Cross-cultural Learning, Heritage, and Digital Games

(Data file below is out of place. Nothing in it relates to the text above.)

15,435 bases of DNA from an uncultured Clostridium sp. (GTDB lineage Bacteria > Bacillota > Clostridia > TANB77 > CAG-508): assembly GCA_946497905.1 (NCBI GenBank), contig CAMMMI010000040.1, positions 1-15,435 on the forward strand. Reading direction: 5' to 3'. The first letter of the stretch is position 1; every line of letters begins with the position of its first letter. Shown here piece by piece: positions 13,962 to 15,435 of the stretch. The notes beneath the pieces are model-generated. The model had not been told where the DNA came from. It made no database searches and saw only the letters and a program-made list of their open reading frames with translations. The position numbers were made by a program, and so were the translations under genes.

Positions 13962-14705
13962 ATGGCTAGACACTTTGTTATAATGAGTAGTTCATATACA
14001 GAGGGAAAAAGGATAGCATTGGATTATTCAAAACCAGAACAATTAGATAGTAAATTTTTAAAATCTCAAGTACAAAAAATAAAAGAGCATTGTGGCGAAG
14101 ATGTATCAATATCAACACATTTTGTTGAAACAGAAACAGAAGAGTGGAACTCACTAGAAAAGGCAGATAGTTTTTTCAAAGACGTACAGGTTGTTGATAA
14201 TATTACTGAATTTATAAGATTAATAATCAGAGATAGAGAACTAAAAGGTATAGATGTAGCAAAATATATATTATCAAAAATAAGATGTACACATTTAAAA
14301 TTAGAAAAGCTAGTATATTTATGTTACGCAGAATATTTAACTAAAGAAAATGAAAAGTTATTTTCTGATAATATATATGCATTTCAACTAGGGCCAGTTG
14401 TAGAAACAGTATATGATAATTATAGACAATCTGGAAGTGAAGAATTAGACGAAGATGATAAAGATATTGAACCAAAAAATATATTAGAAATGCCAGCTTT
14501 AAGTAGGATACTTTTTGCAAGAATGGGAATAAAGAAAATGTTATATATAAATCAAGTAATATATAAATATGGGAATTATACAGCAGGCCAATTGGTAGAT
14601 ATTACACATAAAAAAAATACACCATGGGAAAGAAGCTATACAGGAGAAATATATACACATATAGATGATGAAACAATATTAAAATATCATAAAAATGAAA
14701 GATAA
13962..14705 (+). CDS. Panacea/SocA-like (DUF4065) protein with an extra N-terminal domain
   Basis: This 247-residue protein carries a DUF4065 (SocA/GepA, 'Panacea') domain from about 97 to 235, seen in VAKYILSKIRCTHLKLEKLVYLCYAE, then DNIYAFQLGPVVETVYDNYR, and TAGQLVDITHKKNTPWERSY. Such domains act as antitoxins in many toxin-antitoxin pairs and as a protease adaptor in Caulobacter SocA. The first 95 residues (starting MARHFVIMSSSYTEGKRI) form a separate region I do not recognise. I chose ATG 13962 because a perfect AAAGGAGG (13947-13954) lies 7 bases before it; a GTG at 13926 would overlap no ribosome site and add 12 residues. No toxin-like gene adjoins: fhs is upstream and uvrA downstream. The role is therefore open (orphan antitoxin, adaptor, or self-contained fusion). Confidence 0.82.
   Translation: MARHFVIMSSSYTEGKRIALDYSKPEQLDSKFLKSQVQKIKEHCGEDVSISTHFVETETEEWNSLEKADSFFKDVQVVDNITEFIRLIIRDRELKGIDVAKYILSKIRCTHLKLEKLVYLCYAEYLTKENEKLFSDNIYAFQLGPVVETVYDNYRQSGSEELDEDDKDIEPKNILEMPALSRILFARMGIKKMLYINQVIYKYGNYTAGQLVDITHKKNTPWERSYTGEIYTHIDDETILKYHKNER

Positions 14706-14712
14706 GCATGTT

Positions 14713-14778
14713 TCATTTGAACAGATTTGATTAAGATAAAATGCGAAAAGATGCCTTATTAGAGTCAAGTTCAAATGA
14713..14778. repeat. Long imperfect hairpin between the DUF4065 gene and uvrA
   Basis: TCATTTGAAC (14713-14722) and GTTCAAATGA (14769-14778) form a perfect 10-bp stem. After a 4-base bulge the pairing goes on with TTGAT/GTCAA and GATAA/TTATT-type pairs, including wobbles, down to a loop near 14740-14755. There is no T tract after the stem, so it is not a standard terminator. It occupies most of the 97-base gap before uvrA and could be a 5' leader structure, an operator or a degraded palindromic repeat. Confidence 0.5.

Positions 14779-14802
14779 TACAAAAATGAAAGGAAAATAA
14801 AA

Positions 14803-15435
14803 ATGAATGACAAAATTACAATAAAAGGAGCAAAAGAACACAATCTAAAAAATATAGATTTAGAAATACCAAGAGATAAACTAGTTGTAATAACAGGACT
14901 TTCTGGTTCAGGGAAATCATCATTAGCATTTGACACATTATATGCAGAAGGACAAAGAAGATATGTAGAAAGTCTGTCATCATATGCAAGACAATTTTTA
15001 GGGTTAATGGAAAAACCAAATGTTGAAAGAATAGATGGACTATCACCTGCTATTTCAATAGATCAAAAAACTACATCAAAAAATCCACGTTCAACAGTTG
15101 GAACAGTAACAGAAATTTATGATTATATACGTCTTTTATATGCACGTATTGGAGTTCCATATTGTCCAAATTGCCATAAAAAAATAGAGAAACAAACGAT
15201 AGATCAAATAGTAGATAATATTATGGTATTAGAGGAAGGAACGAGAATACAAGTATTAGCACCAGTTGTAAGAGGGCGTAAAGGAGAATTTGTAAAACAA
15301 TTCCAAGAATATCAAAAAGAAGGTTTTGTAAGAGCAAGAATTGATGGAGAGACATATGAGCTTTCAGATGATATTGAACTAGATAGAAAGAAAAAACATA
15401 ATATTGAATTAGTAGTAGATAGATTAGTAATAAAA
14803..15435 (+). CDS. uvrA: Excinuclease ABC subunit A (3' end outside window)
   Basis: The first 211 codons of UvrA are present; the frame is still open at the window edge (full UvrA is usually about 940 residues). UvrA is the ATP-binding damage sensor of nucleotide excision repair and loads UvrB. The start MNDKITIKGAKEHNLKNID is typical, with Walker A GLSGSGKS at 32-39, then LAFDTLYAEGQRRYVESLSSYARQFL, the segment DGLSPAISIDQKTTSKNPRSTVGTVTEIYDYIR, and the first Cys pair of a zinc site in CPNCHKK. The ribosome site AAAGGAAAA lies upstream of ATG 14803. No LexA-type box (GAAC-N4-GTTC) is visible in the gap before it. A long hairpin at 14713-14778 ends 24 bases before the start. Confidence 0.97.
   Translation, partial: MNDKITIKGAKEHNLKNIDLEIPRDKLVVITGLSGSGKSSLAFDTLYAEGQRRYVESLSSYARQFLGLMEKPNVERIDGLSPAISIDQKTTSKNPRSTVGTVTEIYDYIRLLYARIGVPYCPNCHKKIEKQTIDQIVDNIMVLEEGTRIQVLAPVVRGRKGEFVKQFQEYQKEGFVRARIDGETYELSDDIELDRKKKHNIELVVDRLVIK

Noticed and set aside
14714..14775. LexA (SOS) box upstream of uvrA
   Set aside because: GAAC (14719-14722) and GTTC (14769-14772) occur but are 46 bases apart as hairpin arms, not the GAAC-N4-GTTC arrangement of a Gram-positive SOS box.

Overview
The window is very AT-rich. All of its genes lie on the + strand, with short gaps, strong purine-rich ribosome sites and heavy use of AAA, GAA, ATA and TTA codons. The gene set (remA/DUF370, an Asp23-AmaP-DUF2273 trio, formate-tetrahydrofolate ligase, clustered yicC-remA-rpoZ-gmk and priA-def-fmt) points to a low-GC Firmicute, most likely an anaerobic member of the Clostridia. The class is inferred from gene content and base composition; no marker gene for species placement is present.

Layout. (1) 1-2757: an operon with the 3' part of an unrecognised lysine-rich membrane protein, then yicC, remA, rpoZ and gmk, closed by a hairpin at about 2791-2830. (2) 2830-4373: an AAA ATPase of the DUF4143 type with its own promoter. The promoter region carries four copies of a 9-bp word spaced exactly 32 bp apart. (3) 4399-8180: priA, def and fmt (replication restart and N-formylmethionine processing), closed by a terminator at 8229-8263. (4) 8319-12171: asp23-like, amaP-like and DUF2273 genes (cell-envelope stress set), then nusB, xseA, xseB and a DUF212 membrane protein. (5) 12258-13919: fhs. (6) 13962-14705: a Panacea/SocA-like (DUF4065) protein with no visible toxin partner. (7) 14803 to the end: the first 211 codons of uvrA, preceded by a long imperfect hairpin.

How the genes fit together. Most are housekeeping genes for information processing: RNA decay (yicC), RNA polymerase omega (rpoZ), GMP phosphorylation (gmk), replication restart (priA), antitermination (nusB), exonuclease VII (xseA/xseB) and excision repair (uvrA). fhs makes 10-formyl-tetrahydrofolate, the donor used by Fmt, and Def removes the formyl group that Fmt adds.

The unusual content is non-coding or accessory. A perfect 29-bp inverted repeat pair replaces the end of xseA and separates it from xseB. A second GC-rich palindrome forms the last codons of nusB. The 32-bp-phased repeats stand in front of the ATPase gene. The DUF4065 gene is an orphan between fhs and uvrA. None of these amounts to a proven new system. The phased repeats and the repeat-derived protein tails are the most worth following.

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In 2007 China began to host science fiction conferences. An invited speaker, the British writer Neil Garmin (2013), said their reasoning was to encourage innovation. So the Chinese visited Apple, Microsoft and Google to discover that the forward-looking and innovative workers at these companies credited science fiction with helping their imagination. Gaiman’s motive was to encourage reading, especially of fiction, but it also underlines another aspect to culture. A substantial part of our current and past cultures rely on a large amount of escapism, idealism, intangible values and implicit yet shifting belief systems. The cultural geographer Yi-Fu Tuan (1998) even went so far as to declare the basis of culture to be that which is not seen: “Seeing what is not there lies at the foundation of all human culture”. This definition raises two interesting dilemmas for the visualisation of past cultures. How do we see what is not there? And how can we convey a sense of a past or distant culture if we are in fact attempting to simulate their symbolic expressions of escape? This chapter will try to answer the questions via two case studies of student projects: a game-simulation of the Chinese literature classic Journey to the West; and four touch-screen games that attempted to convey a conceptual rather than literary-based expression of the four great arts of China and of Taoist thought. Issues in developing digital heritage applications for different cultural audiences will also be discussed.
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